From Seaton we drove back Abbotsbury but we made a stop in West Bexington to look for Yellowhammers and a possibly a Cirl Bunting. This stop was a big mistake because as we left the bus it started to rain and got progressively worse the further away from the bus we walked. We found the correct spot for the buntings, but with a howling wind and wind-driven rain we had no chance of finding anything.

On reaching Abbotsbury for the second time the sky was much brighter and the visibility had improved 100%. We scanned the pool from New Barn Lane and picked out Teal, Shoveler, Red-breasted Merganser, Wigeon and then we found a flock of Tufted Duck and Common Pochard. Our target birds the Great & Lesser Scaup were supposed to be with such a flock.

the end of the Cobb showing the extension of rocks, normally this where the Purple Sandpipers roost - errr....but not today!!

Scanning through the flock we quickly found a Greater Scaup and after a short while we go the Lesser Scaup too! It was very difficult to get all of the group onto these birds as they were diving as well as moving with the flock. The Lesser Scaup separated from the flock for a while and I got all of the group to see it, result!!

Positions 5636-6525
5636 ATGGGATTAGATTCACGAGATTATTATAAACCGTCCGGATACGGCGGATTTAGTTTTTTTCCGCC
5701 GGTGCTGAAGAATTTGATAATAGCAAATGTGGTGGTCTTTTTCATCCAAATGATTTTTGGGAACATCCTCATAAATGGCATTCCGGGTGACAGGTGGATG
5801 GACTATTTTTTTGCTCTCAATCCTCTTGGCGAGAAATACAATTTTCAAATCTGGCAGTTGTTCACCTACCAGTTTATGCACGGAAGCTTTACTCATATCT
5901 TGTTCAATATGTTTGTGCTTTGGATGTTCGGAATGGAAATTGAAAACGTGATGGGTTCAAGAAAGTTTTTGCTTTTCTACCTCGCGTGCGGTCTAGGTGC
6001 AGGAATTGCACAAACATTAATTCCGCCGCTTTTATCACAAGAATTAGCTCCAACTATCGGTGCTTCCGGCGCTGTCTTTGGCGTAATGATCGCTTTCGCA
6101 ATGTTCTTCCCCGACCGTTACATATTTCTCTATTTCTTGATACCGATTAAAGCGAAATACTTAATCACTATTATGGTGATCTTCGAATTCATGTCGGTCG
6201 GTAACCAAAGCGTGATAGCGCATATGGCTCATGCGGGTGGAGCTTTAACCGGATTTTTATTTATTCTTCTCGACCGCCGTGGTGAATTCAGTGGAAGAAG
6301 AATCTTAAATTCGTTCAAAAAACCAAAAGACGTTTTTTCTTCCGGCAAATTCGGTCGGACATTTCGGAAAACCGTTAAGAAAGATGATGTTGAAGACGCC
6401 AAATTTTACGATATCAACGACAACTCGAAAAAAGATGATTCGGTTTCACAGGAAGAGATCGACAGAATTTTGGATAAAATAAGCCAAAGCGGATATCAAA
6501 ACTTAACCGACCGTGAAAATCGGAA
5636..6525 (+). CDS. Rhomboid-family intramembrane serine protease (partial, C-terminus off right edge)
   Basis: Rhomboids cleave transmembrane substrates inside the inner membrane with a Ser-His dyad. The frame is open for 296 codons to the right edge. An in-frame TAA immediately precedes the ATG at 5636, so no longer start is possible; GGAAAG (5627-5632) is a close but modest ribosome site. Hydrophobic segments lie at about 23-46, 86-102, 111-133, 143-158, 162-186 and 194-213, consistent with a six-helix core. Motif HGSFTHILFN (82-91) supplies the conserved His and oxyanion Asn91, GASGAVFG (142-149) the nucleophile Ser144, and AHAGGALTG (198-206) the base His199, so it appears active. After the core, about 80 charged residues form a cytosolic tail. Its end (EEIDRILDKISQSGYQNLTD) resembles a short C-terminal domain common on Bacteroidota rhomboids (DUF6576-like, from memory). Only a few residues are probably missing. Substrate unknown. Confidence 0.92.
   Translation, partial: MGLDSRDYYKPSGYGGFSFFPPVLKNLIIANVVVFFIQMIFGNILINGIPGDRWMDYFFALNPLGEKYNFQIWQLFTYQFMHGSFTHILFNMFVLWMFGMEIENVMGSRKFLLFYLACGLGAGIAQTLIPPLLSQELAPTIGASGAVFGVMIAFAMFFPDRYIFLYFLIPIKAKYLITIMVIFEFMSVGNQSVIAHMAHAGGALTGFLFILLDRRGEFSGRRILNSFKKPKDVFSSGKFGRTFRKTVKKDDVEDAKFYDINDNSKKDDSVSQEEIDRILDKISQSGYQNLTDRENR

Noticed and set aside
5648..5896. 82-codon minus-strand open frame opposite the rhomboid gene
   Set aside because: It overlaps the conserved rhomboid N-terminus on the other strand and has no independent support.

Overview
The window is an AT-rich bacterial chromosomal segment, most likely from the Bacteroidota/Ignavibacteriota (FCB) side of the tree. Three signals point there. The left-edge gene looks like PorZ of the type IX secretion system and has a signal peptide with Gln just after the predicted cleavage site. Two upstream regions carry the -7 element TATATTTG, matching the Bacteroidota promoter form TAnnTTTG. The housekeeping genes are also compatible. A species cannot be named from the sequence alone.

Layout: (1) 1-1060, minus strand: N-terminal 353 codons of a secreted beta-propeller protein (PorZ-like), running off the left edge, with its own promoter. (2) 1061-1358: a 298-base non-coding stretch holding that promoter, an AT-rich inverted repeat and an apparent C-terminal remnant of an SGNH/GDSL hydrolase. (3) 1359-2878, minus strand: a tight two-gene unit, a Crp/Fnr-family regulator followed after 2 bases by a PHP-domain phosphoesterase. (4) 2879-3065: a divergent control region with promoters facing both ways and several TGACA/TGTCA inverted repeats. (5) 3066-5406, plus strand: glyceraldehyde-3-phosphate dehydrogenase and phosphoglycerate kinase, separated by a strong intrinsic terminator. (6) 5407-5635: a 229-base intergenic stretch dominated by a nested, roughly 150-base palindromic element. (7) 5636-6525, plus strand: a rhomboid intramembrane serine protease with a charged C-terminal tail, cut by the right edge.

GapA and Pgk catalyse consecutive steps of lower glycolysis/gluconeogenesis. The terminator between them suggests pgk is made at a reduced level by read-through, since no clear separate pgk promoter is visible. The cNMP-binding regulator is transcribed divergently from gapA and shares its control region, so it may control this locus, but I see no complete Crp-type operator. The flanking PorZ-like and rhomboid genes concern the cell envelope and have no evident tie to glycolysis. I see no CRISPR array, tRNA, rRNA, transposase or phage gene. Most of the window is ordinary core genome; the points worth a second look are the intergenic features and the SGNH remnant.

As we were watching the ducks Pam called out a Hen Harrier!!! Learning from our experience at Middlebere Pam correctly identified a Ring-tailed Hen Harrier, wow, what a great find!! The rain came back with a vengeance and drove us off.

another of Richard's Purple Sandpiper shots

Back in Weymouth we had a time for a quick walk onto the reserve at Radipole Lake, we were hoping for a sighting of Bearded Reedling and sure enough a small bunch of them appeared in the reeds along the main track. Unfortunately, they did not stay around long enough for Linda, who was most desperate to see them, she missed the sighting,

you don't get much closer than this to a Rock Pipit, taken by Richard Pettett on the Cobb

We hung around for the Starling murmuration and even though there was only a thousand or so birds they performed well. Many shapes and formations were produced in the sky which precluded their dive into the reeds to roost. In the meantime, we saw a Marsh Harrier in ther distance and a Sparrowhawk flew over us before we left.